Many businesses view investing training as something of a risky proposition. After all, there’s nothing concrete tying an employee to your company, which could mean that you’ve poured money down the proverbial sink if they decide to up sticks to pastures new.

However, the launch of the Apprenticeship Levy has taken choice out of the equation for many larger employers, who now face a ‘use it or lose it’ situation, whereby their contributions will be lost to the general Apprenticeship funding pot if they don’t opt to spend them on training.

In this guide, we’ll look at the best ways for financial directors (FDs) to ensure they’re getting the best return on investment for their Levy.

Paying the Levy 

While the Apprenticeship Levy is undoubtedly on the radar of FDs, it’s probably worth covering the basics of the myriad Apprenticeship reforms coming in to force this April.

The first Levy payments are due in April and as of May, all Apprenticeship training will be carried out under the new system. apprenticeship levy for fdsExisting Apprenticeship programmes will be maintained under current funding arrangements for their duration.

Employers who meet the qualifying criteria of a payroll exceeding £3 million will be required to pay 0.5 per cent of their payroll into the Levy each month. The government will then add a 10 per cent top-up payment each month, which will be accessible via their online Apprenticeship Service Account (ASA).

Non-levy payers, or qualifying employers that have used up all the funds available in their ASA can utilise co-investment, whereby the government pays 90 per cent of training costs, in exchange for a 10 per cent contribution from employers.

Things get slightly more complex for those with workforces in devolved UK nations and for those whose payroll varies month-to-month, so be sure to check out our stand-alone guides for more information.

New opportunities

Alongside a new funding regime, the government is also aiming to make Apprenticeship-based training more responsive to the needs of employers.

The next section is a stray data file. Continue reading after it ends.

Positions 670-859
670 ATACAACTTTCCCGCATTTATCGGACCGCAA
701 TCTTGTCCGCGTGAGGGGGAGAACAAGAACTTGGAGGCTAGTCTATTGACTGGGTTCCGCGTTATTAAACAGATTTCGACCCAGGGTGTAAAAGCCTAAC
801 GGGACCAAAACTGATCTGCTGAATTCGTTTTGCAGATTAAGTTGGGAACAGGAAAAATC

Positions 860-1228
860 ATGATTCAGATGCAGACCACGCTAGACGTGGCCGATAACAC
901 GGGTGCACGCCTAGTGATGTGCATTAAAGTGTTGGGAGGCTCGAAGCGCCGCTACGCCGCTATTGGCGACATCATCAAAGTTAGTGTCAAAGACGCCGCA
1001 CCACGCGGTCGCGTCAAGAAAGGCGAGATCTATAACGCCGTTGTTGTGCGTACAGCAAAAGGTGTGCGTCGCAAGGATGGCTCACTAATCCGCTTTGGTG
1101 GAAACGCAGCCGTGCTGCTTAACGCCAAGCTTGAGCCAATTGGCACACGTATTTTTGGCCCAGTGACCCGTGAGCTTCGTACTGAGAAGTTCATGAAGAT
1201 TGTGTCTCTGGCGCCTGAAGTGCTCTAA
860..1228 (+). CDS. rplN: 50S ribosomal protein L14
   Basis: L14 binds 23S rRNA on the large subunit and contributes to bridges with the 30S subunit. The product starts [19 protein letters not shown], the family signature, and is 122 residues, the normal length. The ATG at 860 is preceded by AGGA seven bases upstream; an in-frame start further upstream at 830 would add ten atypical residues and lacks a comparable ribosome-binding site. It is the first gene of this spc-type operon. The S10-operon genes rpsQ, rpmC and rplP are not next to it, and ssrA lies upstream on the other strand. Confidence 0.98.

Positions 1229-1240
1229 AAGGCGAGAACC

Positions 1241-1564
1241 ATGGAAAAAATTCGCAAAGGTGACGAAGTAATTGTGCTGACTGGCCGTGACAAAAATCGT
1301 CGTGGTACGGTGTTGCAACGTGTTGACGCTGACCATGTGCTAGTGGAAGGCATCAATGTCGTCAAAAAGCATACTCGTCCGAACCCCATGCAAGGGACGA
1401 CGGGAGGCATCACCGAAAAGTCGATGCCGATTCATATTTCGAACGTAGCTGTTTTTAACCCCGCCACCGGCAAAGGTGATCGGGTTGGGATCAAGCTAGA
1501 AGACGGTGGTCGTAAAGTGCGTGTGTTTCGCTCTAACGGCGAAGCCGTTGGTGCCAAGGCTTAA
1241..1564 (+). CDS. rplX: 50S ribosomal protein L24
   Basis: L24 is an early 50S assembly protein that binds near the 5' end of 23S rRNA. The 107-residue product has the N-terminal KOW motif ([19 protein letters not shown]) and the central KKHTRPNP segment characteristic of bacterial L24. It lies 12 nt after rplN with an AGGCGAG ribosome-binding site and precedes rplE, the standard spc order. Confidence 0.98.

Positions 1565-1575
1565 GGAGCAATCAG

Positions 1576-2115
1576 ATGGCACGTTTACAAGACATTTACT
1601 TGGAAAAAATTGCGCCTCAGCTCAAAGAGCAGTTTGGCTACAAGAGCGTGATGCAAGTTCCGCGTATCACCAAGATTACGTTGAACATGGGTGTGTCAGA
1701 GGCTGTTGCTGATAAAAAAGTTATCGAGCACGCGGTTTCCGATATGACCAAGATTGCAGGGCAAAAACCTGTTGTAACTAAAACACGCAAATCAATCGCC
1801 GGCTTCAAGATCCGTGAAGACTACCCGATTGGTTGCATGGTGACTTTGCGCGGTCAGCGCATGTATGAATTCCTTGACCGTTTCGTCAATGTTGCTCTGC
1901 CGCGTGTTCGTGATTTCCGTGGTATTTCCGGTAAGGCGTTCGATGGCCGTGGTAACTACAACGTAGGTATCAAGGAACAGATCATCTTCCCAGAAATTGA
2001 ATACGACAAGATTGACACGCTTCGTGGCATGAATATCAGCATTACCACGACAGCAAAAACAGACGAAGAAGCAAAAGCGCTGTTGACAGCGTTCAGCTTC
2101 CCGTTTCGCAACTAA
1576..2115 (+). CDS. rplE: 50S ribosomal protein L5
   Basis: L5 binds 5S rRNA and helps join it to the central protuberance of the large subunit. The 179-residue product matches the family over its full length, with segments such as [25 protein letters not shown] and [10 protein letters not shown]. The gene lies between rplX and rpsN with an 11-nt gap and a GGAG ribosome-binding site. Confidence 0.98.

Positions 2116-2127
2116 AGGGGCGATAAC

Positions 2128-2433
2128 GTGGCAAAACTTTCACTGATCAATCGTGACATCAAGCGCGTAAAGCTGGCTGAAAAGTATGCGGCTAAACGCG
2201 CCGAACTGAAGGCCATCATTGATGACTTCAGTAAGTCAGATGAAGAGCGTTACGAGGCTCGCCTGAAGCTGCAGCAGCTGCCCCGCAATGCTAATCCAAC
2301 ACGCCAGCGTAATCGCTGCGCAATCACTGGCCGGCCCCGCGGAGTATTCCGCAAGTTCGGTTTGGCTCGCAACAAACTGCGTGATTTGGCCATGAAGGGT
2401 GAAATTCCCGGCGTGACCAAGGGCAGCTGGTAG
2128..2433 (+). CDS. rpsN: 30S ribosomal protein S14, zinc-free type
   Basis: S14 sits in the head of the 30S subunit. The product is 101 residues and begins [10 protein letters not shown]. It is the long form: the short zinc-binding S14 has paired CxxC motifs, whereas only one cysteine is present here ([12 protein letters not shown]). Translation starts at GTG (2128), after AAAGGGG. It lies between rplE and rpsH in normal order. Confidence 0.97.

To this end, existing frameworks are being phased out, with a new series of ‘Trailblazer’ standards that are being designed with direct input from employers in various sectors being gradually rolled out.

The reforms will also do away with eligibility criteria based around age or pre-existing qualifications, which will enable employers to utilise Apprenticeship-based training for their existing staff.

Maximising return on investment from the Apprenticeship Levy

The term ‘Apprenticeships’ may conjure up images of taking on young, entry-level staff, however, the reforms set out above apprenticeship levy roimean that employers will be able to take advantage of Apprenticeship-based training for their existing employees in a wealth of areas.

From front-line specialists to business administration and support staff - new standards will enable organisations of all shapes and sizes to bolster their training and address emerging skills gaps in a variety of areas.

As part of the government’s plans to bring Apprenticeship-based qualifications up to parity with academic ones, three-year degree-level Apprenticeships are also being rolled out, which could offer an ideal avenue for offsetting current training spend.

From our interactions with employers, it’s clear that many are keen to use their Levy to upskill their existing employees and managers. However, it’s also an eminently viable path to take on new staff as apprentices and train them up into key roles - ensuring a robust talent pipeline for years to come.

The government is also offering incentives in this latter area, with a £1,000 support payment to both employers and training providers available when taking on 16-18 year olds, as well as uplift payments for apprentices from disadvantaged areas.

Whichever option (or mix of options) you choose, to ensure you’re getting value
for money,  it’s vital to consider the Levy as part of a concerted workforce
development effort.

And you?maximising return on apprenticeship levy

Despite its imminent launch, the last-minute nature of many Levy-related announcements has left many organisations on the back foot. So if you’ve got any questions about the topics we’ve covered above, let us know via Twitter or LinkedIn.

And if you’re looking for bespoke advice on how to get best return on investment for your Levy, book a consultation with our team of experts today:


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